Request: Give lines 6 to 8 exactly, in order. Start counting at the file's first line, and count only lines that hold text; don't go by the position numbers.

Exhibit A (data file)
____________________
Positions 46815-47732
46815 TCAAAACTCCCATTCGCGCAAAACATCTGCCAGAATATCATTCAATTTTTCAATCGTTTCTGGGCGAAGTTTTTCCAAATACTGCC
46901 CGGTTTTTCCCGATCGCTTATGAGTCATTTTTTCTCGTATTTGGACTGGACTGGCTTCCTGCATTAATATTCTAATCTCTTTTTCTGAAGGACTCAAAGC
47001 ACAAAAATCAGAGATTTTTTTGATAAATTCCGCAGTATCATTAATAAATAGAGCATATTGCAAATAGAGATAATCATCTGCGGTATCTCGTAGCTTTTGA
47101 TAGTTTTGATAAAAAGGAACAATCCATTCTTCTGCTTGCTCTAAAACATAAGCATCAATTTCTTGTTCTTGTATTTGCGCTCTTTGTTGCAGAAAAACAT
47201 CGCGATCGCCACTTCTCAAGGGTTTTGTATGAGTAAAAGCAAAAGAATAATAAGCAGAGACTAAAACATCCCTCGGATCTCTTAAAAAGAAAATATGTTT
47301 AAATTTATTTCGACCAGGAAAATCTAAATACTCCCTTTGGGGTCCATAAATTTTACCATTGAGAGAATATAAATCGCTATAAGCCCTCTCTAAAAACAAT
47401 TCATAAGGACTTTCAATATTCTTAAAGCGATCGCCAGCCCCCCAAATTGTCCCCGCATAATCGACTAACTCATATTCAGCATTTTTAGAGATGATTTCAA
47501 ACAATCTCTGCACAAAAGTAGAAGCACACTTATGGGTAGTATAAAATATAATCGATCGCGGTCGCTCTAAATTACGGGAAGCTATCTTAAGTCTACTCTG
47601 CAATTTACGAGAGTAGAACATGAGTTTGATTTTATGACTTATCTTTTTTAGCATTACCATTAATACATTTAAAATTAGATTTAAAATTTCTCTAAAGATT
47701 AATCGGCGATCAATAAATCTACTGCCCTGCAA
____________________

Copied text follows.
47201 CGCGATCGCCACTTCTCAAGGGTTTTGTATGAGTAAAAGCAAAAGAATAATAAGCAGAGACTAAAACATCCCTCGGATCTCTTAAAAAGAAAATATGTTT
47301 AAATTTATTTCGACCAGGAAAATCTAAATACTCCCTTTGGGGTCCATAAATTTTACCATTGAGAGAATATAAATCGCTATAAGCCCTCTCTAAAAACAAT
47401 TCATAAGGACTTTCAATATTCTTAAAGCGATCGCCAGCCCCCCAAATTGTCCCCGCATAATCGACTAACTCATATTCAGCATTTTTAGAGATGATTTCAA